Woe is me!

woe is me

An exclamation of lamentation for one's misfortune. The phrase appears in the Bible (Isaiah 6:5) and Shakespeare's Hamlet (Act 3, Scene 1), and is typically used ironically or sarcastically. (If used in a straightforward way, it would sound old-fashioned and melodramatic.) A: "So you're annoyed that, because of your raise, you'll have to start paying higher taxes each paycheck?" B: "Yeah, I know, woe is me, right?" "O, woe is me! I have to get up at 8:30 in the morning for my high-paying job!" That's how you sound right now. Oh how the stars themselves conspire against me! My life is beset by all manner of ill fortune! O, woe is me!
See also: woe
Farlex Dictionary of Idioms. © 2015 Farlex, Inc, all rights reserved.

Woe is me!

I am unfortunate.; I am unhappy. (Usually humorous.) Woe is me! I have to work when the rest of the office staff is off. Woe is me. I have the flu and my friends have gone to a party.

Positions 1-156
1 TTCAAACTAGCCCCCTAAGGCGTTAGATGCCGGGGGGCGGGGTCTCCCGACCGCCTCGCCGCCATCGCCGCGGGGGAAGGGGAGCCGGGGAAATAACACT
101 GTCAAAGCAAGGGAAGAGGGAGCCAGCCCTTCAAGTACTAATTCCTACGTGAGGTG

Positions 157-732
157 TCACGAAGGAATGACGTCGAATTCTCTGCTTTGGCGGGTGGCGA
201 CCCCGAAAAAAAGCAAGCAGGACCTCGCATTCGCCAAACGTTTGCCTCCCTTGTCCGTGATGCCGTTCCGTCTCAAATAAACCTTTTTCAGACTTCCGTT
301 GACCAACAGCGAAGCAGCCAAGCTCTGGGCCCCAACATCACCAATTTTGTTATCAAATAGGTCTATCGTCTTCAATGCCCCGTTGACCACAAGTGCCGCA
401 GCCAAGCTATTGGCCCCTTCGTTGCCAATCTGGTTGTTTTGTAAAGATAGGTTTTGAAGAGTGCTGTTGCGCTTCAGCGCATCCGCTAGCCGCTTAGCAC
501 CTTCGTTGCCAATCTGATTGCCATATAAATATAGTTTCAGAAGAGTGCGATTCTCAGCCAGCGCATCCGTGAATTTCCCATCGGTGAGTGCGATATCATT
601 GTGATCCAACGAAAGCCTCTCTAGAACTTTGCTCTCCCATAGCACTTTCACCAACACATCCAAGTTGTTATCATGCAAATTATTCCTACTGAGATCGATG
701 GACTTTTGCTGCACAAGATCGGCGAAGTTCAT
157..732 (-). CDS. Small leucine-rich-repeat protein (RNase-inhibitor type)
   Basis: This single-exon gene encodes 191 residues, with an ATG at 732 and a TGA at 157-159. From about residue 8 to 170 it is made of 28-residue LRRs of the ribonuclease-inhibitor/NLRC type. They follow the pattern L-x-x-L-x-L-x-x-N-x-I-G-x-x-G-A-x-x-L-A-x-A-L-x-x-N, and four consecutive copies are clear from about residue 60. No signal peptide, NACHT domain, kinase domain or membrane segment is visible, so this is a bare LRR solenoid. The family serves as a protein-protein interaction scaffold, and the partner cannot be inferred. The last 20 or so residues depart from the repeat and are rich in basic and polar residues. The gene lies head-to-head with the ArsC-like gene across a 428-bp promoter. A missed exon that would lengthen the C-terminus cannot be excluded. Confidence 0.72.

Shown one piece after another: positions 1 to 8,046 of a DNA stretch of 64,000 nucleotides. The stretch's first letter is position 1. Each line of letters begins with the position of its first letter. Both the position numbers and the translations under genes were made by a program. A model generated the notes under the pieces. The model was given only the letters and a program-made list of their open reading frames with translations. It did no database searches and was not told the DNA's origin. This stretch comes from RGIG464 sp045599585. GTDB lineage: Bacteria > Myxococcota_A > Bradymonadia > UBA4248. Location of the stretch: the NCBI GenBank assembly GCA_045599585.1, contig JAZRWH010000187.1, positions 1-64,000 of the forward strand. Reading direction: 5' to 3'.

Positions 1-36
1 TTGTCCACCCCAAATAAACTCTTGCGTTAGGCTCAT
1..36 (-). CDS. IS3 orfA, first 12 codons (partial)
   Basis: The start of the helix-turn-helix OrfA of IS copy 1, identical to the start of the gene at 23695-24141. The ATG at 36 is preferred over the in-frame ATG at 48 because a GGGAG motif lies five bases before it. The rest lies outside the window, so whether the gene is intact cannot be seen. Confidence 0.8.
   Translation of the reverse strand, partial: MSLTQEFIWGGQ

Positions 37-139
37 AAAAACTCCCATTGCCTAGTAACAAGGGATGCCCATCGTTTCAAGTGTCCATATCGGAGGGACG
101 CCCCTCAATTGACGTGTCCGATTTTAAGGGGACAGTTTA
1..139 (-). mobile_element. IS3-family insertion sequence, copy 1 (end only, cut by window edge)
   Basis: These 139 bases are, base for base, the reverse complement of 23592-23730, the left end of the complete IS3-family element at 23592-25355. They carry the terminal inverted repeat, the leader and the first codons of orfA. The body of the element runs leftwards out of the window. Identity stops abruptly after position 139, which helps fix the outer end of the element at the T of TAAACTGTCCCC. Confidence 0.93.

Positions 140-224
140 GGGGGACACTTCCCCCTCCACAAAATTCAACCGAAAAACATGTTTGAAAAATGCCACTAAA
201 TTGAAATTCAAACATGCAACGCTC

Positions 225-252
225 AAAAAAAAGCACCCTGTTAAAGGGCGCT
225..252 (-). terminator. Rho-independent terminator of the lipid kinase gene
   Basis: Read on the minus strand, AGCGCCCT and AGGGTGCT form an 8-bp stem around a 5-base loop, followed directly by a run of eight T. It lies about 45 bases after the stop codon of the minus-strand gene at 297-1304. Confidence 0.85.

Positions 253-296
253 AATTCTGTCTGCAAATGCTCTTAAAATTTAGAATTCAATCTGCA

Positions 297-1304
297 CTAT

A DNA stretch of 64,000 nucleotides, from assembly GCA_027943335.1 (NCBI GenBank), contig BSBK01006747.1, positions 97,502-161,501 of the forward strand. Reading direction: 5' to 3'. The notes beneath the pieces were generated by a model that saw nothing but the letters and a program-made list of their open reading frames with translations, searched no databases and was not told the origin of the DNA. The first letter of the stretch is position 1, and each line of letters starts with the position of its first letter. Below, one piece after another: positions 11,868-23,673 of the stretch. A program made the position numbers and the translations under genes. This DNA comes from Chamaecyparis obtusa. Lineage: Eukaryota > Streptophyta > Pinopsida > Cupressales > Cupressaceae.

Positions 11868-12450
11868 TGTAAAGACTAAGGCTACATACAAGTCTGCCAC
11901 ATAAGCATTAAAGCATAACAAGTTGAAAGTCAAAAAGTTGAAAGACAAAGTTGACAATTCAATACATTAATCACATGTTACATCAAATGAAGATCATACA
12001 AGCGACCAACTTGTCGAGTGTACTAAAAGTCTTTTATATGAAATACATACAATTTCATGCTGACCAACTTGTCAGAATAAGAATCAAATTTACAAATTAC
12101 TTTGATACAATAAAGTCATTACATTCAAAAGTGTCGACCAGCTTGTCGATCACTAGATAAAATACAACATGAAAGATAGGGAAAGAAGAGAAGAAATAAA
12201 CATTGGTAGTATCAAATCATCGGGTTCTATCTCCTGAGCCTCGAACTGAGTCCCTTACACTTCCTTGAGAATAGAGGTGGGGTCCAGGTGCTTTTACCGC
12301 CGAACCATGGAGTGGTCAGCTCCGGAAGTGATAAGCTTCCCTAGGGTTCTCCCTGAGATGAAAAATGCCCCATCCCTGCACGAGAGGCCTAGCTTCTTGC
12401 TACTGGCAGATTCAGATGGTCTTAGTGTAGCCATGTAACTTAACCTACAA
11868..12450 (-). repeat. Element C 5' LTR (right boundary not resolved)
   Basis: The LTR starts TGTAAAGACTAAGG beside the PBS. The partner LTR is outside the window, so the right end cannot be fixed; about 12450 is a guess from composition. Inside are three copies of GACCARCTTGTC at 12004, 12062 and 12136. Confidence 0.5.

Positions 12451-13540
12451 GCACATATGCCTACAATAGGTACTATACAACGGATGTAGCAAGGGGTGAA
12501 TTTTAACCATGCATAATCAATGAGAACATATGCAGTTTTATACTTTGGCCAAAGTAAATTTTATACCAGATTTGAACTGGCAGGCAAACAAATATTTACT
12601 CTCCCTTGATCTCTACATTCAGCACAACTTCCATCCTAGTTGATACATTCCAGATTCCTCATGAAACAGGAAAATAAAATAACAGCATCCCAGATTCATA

See also: woe
McGraw-Hill Dictionary of American Idioms and Phrasal Verbs. © 2002 by The McGraw-Hill Companies, Inc.
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References in classic literature ?
ANTIGONE Ah, woe is me! This word I hear Brings death most near.
ANTIGONE Ah, woe is me! where shall I fly, where find Succor from gods or men?
She was, ah woe is me! she was my mother; I knew it not, nor she; and she my mother Bare children to the son whom she had borne, A birth of shame.